When the tracer round 20 is fired in a shotgun, the firing pin of the shotgun impacts the primer 30 which ignites the propellent 32. The propellent 32 begins a rapid burning or deflagration and ignites the fusing compound 52 in the fusing channel 50 which functions as a high-speed fuse which assures positive ignition of the igniter charge 48 which in turn ignites the base charge 46. The ignited base charge 46 performs the tracer function by burning with a bright luminous flame. This flame permits the trajectory of the slug 36 to be seen. The propellent 32 as it burns creates high-pressure, high-temperature gas which expands against the wad 34 and drives it toward the base 40 of the slug 36. The wad 34 performs the conventional function of a wad in a shotgun shell of compressing and thereby providing more volume for the gases produced by the propellent 32 and so serving to limit peak chamber pressure in the gun. The wad also performs the function of gently accelerating the projectile slug 36. As a wad is essential in shotgun applications, the shotgun tracer round 20 differs from a conventional rifle or pistol tracer round in that the tracer charge 44 is not immediately adjacent to the propellent 32 which normally serves as the source of ignition for the tracer charge 44. The shotgun tracer round 20 must rely on an ignition source which travels through the wad 34 for ignition of the tracer charge. Leaving the fusing channel 50 empty can result in inconsistent ignition of the tracer charge 44. The fusing channel 50 is thus preferably filled with a fusing compound 52. The fusing compound is adapted to rapidly transmit the deflagration front or flame front together with high temperatures and relatively little gas generation. An exemplary fusing compound is comprised of 70 percent strontium peroxide by weight, 25 percent magnesium metal of 325 mesh, and 5 percent strontium nitrate.
The strontium peroxide provides the oxygen for the combustion of the fusing compound. The magnesium provides the fuel with a high flame temperature. The strontium nitrate, a higher temperature oxidizer, helps promote the reaction and increase the speed of burning. A limited amount of calcium resinate may be added to act as a binder. The proportions of the fusing compound components may vary by ±5 percent and still be effective.
The slug cavity 42 is relatively large and is advantageously filled with a large volume of base charge which produces a high brightness, long burning, tracer charge 44. The base charge consists of 70 percent strontium peroxide, 25 percent magnesium of 325 mesh, and 5 percent calcium resinate, and fills approximately 80 percent of the cavity 42. A suitable igniter charge 48 for use with the base charge 46 is comprised of 70 percent strontium peroxide by weight, 25 percent magnesium metal by weight, and 5 percent strontium nitrate. The composition fractions of the igniter compound may vary by ±5 percent.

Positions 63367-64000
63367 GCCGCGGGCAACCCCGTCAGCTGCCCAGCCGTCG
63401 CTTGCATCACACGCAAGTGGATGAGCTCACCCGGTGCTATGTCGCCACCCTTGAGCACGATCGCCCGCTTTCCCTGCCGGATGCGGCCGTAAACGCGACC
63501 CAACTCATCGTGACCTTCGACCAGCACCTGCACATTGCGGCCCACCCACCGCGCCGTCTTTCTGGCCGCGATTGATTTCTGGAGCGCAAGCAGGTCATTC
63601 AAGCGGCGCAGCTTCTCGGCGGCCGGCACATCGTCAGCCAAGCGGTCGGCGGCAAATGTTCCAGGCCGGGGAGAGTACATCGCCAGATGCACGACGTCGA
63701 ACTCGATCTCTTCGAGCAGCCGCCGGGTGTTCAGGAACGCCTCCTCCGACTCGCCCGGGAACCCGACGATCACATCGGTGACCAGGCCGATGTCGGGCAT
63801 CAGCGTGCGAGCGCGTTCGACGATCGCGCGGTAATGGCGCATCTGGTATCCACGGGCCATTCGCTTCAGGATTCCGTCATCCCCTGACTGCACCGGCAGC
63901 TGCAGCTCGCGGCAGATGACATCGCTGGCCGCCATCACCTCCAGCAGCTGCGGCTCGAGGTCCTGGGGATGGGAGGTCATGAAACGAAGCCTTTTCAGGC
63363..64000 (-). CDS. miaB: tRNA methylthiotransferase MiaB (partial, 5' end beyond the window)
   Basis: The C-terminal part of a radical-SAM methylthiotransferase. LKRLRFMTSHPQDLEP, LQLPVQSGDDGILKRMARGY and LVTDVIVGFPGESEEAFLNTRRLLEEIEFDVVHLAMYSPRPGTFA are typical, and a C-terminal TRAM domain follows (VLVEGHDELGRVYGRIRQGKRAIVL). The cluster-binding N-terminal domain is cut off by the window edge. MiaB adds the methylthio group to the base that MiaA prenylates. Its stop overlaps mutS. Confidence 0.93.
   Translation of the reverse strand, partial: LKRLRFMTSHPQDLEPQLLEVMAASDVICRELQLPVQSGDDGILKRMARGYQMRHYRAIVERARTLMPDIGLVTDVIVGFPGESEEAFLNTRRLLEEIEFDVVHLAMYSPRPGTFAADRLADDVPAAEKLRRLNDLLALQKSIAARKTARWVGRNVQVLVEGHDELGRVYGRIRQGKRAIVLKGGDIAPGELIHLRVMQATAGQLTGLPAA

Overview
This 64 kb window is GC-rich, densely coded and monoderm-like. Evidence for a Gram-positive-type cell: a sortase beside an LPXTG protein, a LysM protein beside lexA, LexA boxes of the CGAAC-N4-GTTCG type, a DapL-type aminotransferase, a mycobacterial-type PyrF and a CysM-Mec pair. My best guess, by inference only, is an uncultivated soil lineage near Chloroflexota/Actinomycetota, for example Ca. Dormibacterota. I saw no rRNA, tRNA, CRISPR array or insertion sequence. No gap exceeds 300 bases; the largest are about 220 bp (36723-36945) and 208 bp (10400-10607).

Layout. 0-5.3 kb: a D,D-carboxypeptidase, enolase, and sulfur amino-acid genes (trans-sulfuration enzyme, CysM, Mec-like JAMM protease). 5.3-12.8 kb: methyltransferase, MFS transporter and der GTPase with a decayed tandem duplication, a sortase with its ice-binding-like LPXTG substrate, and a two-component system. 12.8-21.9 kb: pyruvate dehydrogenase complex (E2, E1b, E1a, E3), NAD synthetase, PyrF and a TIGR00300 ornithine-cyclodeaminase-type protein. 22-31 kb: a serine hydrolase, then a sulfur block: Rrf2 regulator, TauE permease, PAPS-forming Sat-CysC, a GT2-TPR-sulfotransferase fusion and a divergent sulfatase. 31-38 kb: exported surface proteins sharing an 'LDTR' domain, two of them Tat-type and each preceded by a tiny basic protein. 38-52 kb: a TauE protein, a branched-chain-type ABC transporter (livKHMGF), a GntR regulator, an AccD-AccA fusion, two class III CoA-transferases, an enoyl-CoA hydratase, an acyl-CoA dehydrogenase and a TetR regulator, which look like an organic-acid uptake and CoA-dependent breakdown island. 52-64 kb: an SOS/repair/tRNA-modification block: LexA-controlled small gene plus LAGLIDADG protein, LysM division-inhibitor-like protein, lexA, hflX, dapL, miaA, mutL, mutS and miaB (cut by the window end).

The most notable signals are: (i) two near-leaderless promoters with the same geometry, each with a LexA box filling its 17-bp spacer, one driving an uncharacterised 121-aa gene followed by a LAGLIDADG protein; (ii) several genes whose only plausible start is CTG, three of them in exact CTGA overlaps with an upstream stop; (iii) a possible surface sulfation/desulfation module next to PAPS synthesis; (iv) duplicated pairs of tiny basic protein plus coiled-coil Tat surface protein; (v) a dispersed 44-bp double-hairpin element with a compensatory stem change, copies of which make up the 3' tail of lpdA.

In an alternative embodiment the presence of the fusing compound 52 in the fusing channel 50 can provide a source of direct ignition to the base 40 of the slug 36 and can ignite a unitary tracer charge 44, thereby eliminating the necessity of an igniter charge 48.
The wad 34 is similar to a "PC 12 gauge Win. length 11/8 oz. wad" manufactured by GTM Plastics, Inc., 114 N. Third Street, Garland, Tex. The wad 34 may be manufactured from such a wad by drilling a 3/8 inch hole 53 along the axis of the wad 34 to form the fusing channel 50.
A paper straw 54 which has been packed with fusing compound 52 is inserted into the hole 53. The straw 54 forms a fusing channel in the wad 34 which reaches to within 1/8 inch of the primer 30. The straw will preferably extend approximately 7/16 inch below the lower surface 56 of the wad 34. In this way the fuse formed by the fusing channel 50 contained in the paper straw 54 is relatively closely spaced above the primer 30 assuring positive and early ignition of the fusing compound.
The wad 34 has a lower lip 57 which is sealed by the gas pressure generated by the propellent 32 to the cartridge wall 26. The structure of the wad 34 is sufficiently nonrigid that when the round is fired the wad will collapse to a certain extent. This collapse is believed to promote ignition of the tracer compound. Additionally the wad has four petals 58 which extend upwardly. The petals 58 in a conventional wad normally form a container for holding shot as it travels down the barrel of a shotgun. The tracer round 20, however, employs a slug 36 of reduced diameter (for example 0.69 inches for a 12 gauge slug) that fits snuggly within the petals 58 of the wad 34 so that the petals 58 are clamped between the barrel of a shotgun and the slug 36 as it travels down the the shotgun barrel.